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By Adam Polaski
Today, October 6, the U.S. Supreme Court denied review of five cases seeking the freedom to marry, leaving standing marriage victories in three federal circuits and opening the door to the freedom to marry in many more states. It’s a joyous day, and soon, same-sex couples will have the freedom to marry not only in 24 states and the District of Columbia, including today’s new additions of Indiana, Utah, Oklahoma, Wisconsin, and Virginia – but the path to marriage in 6 other states (Colorado, Kansas, North Carolina, South Carolina, West Virginia, and Wyoming) is now paved. Despite the amazing momentum and wins today, the U.S. Supreme Court chose to defer for another day the national resolution that Freedom to Marry, businesses, elected officials, and families across the country have urged now.
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By Willa Paskin
As if there was not enough to watch already; as if you were not paying for enough TV-dispensing services already; as if you were not borrowing enough passwords to avail yourself of TV-dispensing services already; it is time to figure out how to get Amazon Prime. Transparent, Jill Soloway’s 10 episode series, debuted on the platform on Friday. To call it Amazon’s first great series, or the only great series of the new fall season—both of which are true—is to damn it with faint praise. The title is a pun: As the show begins, the patriarch of the Pfeffermans, a close-knit, affluent, Jewish clan of Los Angelinos, begins to come out as transgender to her children. But it’s a pun that revels in both its meanings, rather than being some sitcom yuk-yuk highlighting that it is a series about a trans parent. It is, even more so, about transparency and secrecy, about what we reveal of ourselves and what we can’t help but reveal even as we try to keep it hidden. Start hitting up your friends for that Amazon password now.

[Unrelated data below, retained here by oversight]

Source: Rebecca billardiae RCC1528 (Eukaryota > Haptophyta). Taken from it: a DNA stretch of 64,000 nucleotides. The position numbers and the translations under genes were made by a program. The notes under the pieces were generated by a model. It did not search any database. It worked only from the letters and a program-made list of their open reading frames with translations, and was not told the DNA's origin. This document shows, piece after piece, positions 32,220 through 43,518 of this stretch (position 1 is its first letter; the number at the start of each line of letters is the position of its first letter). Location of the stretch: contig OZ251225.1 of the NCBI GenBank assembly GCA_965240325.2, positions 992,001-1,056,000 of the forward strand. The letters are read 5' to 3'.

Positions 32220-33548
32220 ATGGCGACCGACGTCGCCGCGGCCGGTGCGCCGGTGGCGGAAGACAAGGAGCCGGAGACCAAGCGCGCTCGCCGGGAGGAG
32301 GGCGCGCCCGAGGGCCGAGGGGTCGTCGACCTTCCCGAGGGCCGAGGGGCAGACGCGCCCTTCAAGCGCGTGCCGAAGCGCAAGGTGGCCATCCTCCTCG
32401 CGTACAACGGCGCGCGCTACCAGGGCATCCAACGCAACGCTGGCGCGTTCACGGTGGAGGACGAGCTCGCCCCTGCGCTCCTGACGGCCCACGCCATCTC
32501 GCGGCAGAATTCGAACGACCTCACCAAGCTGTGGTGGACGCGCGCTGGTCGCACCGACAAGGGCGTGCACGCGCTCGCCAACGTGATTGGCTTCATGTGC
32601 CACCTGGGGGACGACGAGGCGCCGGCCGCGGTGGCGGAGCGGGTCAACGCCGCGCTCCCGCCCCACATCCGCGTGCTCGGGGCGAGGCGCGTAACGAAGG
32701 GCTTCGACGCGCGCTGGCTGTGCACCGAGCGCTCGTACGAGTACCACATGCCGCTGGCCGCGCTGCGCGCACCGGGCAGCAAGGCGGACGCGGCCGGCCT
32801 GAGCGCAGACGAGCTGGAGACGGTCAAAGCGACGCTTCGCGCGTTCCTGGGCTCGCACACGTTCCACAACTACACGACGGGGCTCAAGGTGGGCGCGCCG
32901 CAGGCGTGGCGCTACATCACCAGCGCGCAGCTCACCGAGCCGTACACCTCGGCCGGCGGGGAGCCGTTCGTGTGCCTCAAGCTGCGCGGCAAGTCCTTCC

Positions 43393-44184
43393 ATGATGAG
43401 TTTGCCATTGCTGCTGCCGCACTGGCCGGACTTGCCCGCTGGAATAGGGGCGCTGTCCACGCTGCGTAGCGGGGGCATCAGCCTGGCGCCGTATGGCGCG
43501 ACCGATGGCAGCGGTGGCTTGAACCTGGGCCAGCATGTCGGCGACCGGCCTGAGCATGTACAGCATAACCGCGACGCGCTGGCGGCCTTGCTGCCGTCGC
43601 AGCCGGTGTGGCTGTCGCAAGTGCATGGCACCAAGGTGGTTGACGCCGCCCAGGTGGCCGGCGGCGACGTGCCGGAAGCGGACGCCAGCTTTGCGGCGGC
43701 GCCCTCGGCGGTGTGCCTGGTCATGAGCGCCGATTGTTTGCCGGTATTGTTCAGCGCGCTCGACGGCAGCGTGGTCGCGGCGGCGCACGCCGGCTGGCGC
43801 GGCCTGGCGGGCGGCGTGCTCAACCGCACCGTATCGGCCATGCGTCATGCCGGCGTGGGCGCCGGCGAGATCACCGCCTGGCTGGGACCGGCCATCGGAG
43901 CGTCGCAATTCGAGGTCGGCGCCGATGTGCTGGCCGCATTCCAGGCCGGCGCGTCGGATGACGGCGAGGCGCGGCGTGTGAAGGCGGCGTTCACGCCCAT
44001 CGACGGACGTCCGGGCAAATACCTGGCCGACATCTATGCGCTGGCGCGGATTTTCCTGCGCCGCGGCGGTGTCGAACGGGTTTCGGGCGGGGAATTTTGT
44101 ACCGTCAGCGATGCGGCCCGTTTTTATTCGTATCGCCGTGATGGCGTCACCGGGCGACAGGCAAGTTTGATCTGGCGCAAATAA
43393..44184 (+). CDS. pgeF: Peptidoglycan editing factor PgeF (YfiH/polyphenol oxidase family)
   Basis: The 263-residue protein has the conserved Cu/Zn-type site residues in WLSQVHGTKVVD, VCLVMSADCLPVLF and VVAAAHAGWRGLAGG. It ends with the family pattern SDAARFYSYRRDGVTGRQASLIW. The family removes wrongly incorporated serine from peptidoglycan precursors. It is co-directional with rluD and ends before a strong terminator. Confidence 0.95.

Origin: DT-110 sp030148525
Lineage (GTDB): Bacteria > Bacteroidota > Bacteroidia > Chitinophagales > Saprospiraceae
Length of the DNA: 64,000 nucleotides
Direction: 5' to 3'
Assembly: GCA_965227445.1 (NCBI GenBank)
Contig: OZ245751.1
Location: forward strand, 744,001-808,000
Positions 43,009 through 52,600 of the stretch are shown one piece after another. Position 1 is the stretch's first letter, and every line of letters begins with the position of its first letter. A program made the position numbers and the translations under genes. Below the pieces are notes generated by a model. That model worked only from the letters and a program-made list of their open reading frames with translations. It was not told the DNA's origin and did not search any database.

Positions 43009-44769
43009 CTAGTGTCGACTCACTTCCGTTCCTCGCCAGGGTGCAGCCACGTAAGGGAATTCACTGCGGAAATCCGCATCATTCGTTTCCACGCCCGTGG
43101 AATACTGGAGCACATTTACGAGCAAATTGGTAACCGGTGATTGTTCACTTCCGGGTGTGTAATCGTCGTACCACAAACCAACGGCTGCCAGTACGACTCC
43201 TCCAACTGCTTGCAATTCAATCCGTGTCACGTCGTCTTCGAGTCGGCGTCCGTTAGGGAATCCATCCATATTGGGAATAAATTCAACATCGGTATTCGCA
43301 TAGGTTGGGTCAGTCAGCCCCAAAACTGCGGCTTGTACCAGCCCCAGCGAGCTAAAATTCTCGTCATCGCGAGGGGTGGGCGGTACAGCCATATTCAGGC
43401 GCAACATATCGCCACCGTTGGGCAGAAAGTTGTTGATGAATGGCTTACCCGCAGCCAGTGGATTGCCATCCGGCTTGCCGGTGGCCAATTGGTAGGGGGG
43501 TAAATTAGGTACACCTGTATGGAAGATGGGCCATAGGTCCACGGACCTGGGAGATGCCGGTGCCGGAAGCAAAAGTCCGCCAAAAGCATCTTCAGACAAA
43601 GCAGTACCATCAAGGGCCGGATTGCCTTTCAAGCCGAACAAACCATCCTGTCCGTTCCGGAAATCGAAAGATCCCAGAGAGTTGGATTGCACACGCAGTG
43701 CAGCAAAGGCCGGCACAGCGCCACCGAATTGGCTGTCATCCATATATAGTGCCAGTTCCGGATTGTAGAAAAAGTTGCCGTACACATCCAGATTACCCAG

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This August, six different legal cases involving the freedom to marry will be heard by the United States Court of Appeals for the 6th Circuit, which covers Kentucky, Michigan, Ohio, and Tennessee. In each state, federal judges have ruled in favor of marriage for same-sex couples. One of these cases – or perhaps one of the more than 75 active lawsuits nationwide seeking the freedom to marry or respect of legal marriages – could be heard by the United States Supreme Court as early as 2015.
After a federal judge in Indiana struck down the state’s ban on same-sex marriage Wednesday morning, couples rushed to county clerks’ offices across the state to get married.
Craig Bowen and Jake Miller were the first couple to wed in Indianapolis, according to The Indianapolis Star.
“Our parents don’t know yet, so they might be a little mad at us,” Miller told the Star. “I sent Craig a text and said ‘Hey, do you want to get married today?'”
Couples in other parts of the state, including Hamilton, Monroe, and Marion counties, are also exchanging vows as clerks there have announced they’re processing certificates for same-sex couples. The Indiana attorney general’s office has already indicated it will appeal today’s decision. But in other states, such as Utah, same-sex couples also got married during the window of time between a ruling and a stay while an appeal is taken up.
U.S. District Judge Richard Young is now one of 20 federal and state judges who have ruled state bans unconstitutional. The decision came after a judge ordered Indiana in April to respect the marriage of a terminally ill woman and her partner, who are parents to two daughters.
LGBT rights just got another big push from the president himself.
The White House on Friday issued a proclamation by President Barack Obama calling on Americans to eliminate prejudice “everywhere it exists,” declaring June as Lesbian, Gay, Bisexual, and Transgender Pride Month.
“As progress spreads from State to State, as justice is delivered in the courtroom, and as more of our fellow Americans are treated with dignity and respect – our Nation becomes not only more accepting, but more equal as well,” the proclamation begins.
Obama writes that although the gay rights movement saw a massive victory this month last year with Supreme Court’s decision to strike down a key provision of the Defense of Marriage Act, giving gay couples married in states where it’s legal the same federal benefits that straight couples receive, full equality is not yet here.
THE REID REPORT, 5/31/14, 8:17 PM ET
The next frontier in LGBT rights
“Despite this progress, LGBT workers in too many States can be fired just because of their sexual orientation or gender identity; I continue to call on the Congress to correct this injustice by passing the Employment Non-Discrimination Act,” Obama states. “And in the years ahead, we will remain dedicated to addressing health disparities within the LGBT community by implementing the Affordable Care Act and the National HIV/AIDS Strategy.”
Following the example of the bravery during the June 1969 riots that took place at the Stonewall Inn, now widely recognized as starting the gay rights movement, Obama writes “let each of us speak for tolerance, justice, and dignity – because if hearts and minds continue to change over time, laws will too.”